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Jeff Rowe
Jeff Rowe
Jeffrey Rowe has more than 40 years of experience in all aspects of industrial design, mechanical engineering, and manufacturing. On the publishing side, he has written well over 1,000 articles for CAD, CAM, CAE, and other technical publications, as well as consulting in many capacities in the … More »

Autodesk University 2014 –Business Wagers Paying Off

December 4th, 2014 by Jeff Rowe

Along with about 10,000 other attendees, we were at Autodesk’s annual user forum spectacle in the desert – Autodesk University 2014 – now in its 22nd year. Amidst a couple of surprisingly foggy morning in Las Vegas this week we saw, heard, and experienced a number of interesting thing from Autodesk, partners, and customers.

More than anything this year, it was pretty evident that a number of business moves, some gambles really, are beginning to return real dividends on their investment.

Autodesk’s very approachable CEO, Carl Bass, was front and center as usual at AU, and this time around he didn’t have to do much defending of his business decisions of the past few years. For the most part he’s risen above the skepticism of some customers, industry pundits, and competitors, and has led Autodesk to the forefront of contemporary engineering software and services that will serve the company well near and long term. In a word, to the benefit of Autodesk he’s been a smart and savvy gambler who wagered a lot, and is starting to win big.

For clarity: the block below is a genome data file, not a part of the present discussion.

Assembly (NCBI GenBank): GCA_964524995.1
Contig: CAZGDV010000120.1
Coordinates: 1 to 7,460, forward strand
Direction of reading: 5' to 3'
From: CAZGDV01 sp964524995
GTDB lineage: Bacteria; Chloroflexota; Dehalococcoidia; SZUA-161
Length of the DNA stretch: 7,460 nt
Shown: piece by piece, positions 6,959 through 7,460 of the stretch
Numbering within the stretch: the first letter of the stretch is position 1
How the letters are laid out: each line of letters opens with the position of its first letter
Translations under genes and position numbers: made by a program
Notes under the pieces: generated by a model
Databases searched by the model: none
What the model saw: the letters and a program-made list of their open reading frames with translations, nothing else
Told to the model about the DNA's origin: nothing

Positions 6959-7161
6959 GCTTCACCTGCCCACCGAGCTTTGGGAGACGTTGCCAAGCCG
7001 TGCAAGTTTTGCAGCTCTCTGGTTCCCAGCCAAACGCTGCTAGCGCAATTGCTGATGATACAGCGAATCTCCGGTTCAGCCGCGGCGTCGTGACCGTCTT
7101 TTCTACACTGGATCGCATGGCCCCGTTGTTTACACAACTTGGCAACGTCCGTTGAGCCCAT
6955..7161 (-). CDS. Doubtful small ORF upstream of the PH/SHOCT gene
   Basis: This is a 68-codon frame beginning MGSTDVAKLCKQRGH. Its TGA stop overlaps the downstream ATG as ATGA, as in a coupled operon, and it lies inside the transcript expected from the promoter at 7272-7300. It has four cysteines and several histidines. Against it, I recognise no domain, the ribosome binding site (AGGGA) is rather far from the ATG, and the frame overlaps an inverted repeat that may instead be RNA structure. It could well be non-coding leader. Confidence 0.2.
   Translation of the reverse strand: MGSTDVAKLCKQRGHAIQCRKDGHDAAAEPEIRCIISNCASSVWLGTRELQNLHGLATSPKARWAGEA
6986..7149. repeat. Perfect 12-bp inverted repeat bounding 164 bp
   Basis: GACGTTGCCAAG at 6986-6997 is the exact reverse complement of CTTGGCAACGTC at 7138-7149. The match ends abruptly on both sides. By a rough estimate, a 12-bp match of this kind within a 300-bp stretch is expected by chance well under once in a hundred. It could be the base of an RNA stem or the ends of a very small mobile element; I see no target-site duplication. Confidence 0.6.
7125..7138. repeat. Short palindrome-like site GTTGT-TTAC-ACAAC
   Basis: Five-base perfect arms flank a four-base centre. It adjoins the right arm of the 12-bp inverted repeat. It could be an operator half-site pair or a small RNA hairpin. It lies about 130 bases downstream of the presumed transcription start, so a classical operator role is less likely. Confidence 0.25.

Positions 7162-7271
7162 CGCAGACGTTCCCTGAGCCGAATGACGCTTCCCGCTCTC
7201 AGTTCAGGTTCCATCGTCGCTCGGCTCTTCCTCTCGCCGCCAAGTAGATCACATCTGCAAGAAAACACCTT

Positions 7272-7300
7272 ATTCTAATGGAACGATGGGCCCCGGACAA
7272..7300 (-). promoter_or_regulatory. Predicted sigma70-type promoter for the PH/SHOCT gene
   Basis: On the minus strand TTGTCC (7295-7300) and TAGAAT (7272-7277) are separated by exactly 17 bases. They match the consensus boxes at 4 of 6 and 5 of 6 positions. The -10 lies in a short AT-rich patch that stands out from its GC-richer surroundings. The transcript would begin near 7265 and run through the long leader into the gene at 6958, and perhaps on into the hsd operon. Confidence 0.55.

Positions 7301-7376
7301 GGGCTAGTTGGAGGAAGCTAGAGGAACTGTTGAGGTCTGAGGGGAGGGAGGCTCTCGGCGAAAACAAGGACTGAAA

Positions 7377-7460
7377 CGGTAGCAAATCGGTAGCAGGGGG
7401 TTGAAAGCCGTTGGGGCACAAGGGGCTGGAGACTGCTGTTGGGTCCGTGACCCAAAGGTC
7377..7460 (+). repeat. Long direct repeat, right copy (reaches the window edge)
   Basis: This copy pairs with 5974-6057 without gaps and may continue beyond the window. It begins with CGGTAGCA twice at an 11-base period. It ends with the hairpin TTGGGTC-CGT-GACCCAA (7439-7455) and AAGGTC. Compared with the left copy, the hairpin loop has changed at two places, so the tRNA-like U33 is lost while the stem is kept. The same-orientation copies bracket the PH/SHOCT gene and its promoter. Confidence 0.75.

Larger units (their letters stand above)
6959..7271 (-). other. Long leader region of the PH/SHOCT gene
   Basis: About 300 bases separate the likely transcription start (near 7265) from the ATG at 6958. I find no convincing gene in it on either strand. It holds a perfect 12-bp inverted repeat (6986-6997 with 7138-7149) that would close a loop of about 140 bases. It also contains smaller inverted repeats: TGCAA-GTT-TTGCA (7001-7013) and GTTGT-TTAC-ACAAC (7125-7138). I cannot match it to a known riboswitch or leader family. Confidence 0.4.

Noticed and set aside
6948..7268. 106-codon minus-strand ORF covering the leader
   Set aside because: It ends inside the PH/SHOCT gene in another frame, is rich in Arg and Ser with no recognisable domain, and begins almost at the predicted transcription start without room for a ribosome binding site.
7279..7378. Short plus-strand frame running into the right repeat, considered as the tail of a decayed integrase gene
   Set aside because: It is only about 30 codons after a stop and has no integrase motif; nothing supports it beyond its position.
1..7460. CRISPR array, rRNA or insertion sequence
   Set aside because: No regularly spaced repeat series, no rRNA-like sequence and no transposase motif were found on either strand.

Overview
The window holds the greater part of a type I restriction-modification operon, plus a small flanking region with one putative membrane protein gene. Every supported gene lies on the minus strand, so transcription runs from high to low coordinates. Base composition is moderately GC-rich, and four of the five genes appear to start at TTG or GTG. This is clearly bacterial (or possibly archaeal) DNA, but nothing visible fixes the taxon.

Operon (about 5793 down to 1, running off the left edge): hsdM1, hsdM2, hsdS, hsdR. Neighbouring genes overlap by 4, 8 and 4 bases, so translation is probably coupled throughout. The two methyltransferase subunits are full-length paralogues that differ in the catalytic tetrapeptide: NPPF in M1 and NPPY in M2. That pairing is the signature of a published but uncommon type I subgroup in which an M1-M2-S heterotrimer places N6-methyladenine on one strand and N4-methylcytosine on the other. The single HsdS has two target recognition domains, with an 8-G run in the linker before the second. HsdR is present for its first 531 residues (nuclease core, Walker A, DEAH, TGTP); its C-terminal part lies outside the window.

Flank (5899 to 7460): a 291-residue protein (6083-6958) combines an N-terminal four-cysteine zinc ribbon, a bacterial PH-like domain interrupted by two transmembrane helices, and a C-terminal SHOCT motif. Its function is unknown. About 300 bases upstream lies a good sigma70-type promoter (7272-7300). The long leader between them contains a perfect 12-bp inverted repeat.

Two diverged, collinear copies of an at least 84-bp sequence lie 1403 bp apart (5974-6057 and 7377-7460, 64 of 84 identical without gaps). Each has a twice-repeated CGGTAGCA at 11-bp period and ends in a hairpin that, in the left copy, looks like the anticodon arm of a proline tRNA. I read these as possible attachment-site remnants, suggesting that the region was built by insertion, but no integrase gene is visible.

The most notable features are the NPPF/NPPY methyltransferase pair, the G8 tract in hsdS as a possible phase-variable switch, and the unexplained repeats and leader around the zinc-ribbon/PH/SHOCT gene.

AU 2014

AU is Autodesk’s flagship annual user event and this year highlighted the disruptions altering how things are designed and made, explored how the natural world can inspire design, and previewed new software tools and programs to make 3D design and fabrication more accessible.

AU 2014 – Let Me Learn

As usual, the company also laid out its plans for helping designers and engineers transition to a new era of connection where they achieve better outcomes by realizing their ideas in context of the real world.

“There’s been a radical rethinking of how things will be made in the future,” said Bass. “New manufacturing processes and materials, coupled with infinite computing and ubiquitous connectivity are completely changing how companies innovate and deliver new products.”